Justice Courts add sweat-sniffing ankle bracelet to DUI Program
LAS VEGAS, NV—The Clark County Justice Court is moving forward with plans to begin use of a high-tech, alcohol-sniffing ankle bracelet as a tool to help manage and monitor the county’s high-risk, repeat drunk drivers.
The technology, called SCRAM®, the Secure Continuous Remote Alcohol Monitor, includes an ankle bracelet that offenders wear 24 × 7 in order to detect alcohol consumption. Termed Continuous Alcohol Monitoring, the system uses noninvasive transdermal analysis to automatically and continuously monitor the sweat of problem drinkers, enforcing compliance with court-ordered sobriety and enhancing treatment outcomes. Already in use in the Clark County Municipal Courts since 2006, the Justice will be adding the technology to the list of tools they’ll use on felony-level DUI offenders.
According to Las Vegas Municipal Court Judge Cedric Kerns, the technology adds an important level of monitoring for offenders with alcohol abuse issues. “This is a great tool that helps us to quickly identify the problem offenders and catch them early in relapse,” says Kerns, who has been using SCRAM on some offenders in his court since 2006. Robert Jones, program manager for the North Las Vegas Municipal Court, agrees. “It’s a continuous level of supervision that allows the offender to stay involved in the things they need to do to be successful, yet helps us enhance community safety at the same time.” The program in the Clark County Justice Courts will focus use of the technology on the higher risk, felony-level DUI offenders. To date, about 150 offenders have been monitored in Nevada, predominantly through the Las Vegas and North Las Vegas municipal courts. While the technology has been available in Reno and its surrounding areas, those courts have yet to incorporate SCRAM into their alcohol management programs.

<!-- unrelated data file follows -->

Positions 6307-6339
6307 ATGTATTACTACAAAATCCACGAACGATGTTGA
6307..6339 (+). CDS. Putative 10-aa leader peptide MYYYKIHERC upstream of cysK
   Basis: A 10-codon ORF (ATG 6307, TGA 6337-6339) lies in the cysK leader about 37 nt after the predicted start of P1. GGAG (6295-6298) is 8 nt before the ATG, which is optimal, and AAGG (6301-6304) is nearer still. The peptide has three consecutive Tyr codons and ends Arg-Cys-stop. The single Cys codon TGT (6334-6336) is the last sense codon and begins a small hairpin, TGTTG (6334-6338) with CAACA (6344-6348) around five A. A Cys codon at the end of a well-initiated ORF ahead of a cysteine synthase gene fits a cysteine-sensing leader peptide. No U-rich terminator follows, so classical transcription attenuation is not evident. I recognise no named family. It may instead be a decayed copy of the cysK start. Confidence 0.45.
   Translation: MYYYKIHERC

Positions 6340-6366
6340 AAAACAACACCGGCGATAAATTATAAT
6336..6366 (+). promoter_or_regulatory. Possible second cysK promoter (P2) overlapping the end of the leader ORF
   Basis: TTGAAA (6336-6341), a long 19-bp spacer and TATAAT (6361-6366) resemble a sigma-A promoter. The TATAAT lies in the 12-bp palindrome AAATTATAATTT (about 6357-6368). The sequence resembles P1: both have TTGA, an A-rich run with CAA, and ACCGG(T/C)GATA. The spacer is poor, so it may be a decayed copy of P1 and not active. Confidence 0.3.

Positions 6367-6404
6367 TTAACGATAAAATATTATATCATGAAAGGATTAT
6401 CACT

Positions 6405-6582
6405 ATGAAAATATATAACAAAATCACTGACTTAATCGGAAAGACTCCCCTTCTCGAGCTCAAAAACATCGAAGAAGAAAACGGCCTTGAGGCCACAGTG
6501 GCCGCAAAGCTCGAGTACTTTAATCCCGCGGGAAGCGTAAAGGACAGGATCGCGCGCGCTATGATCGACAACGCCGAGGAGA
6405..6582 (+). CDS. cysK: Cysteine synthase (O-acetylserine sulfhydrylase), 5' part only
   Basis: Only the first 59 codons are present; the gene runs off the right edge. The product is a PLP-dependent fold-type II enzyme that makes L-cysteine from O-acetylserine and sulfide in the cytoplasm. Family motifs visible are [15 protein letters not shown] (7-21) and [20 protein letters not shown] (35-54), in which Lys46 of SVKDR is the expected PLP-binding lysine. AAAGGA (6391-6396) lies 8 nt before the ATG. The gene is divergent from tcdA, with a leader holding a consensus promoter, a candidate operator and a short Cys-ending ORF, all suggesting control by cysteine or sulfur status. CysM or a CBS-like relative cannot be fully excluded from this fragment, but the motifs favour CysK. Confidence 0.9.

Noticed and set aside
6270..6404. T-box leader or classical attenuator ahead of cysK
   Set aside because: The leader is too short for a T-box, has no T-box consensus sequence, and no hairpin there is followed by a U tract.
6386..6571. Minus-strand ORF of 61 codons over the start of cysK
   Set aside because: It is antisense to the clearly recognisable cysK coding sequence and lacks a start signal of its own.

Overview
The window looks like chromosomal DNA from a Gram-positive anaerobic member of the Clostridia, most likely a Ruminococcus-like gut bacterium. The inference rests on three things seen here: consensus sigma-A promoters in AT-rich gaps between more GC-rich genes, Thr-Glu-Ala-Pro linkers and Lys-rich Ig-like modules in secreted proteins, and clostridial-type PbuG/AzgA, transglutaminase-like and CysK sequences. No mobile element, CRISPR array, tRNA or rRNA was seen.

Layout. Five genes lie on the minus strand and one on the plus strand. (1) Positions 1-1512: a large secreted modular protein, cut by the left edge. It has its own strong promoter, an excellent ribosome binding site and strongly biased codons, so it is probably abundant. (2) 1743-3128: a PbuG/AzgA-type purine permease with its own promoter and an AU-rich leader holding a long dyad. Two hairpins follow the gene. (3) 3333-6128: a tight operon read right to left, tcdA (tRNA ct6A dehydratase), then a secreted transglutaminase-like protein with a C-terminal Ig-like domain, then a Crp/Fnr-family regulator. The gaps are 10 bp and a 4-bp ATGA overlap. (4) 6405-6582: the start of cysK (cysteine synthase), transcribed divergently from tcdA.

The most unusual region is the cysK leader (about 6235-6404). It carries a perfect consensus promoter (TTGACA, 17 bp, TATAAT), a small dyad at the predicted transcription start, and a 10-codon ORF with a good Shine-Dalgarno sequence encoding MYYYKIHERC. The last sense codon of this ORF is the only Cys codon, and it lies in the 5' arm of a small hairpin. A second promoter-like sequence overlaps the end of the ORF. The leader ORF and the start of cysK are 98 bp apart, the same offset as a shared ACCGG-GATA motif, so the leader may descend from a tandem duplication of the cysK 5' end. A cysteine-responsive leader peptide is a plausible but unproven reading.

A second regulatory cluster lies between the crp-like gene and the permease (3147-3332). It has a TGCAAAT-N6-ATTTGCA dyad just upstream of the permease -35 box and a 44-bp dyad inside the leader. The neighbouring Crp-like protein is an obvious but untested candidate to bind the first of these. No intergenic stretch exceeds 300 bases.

Denver-based Alcohol Monitoring Systems (AMS), which manufactures and markets SCRAM, says that Continuous Alcohol Monitoring means that offenders can no longer drink around testing schedules and get away with it. “The repeat alcohol offender cycle isn’t just costly in terms of money, it’s also a high risk for local communities,” says Don White, vice president of Field Operations for AMS. “Because SCRAM monitors high-risk offenders continuously throughout their court-mandated sentences, it offers an unprecedented level of accountability. Once the bracelet is locked on an offender’s ankle, most think long and hard before drinking. It’s a powerful deterrent.” According to AMS, the technology is now in use in 41 states, including Nevada, and SCRAM has monitored nearly 40,000 offenders nationwide since it was launched to the corrections market in April 2003.
Alcohol and Crime: The Nevada Picture
According to The Century Council, which publishes state-by-state DUI arrest and conviction data, there are more than 12,000 DUI arrests every year in Nevada. The U.S. Department of Justice Bureau of Justice Statistics reports that nearly 40 percent of those convicted each year of drunk driving are repeat offenders.
Aaron Fleisher, program coordinator for Total Court Services of Nevada, which manages the SCRAM Program throughout Clark County, says they expect to see a rapid expansion of the technology through the new Justice Court felony-level program. “This technology is ideal for the problems courts face in managing and rehabilitating the hard core, problem drinkers,” says Fleisher. “There’s nothing else like it.”
About Total Court Services of Nevada
Total Court Services Nevada is a Las Vegas-based company founded with the purpose of assisting probation officers and courts in reducing alcohol dependence, ensuring offender compliance with court orders and protecting the public. First launched in Indiana in 2005, Total Court Services delivers alcohol monitoring solutions to programs throughout Indiana, Florida and Nevada and is the exclusive provider of SCRAM technology in Clark County, Nevada.
About Alcohol Monitoring Systems, Inc.
Established in 1997, Alcohol Monitoring Systems, Inc. manufactures SCRAM®, the world’s only Continuous Alcohol Testing system that uses transdermal analysis to monitor alcohol consumption. SCRAM fully automates the alcohol testing and reporting process, providing courts and community corrections agencies with the ability to continuously monitor alcohol offenders, increase offender accountability and assess compliance with sentencing requirements and treatment guidelines. Alcohol Monitoring Systems employs 52 people across the U.S. and is a privately-held company headquartered in Highlands Ranch, Colorado.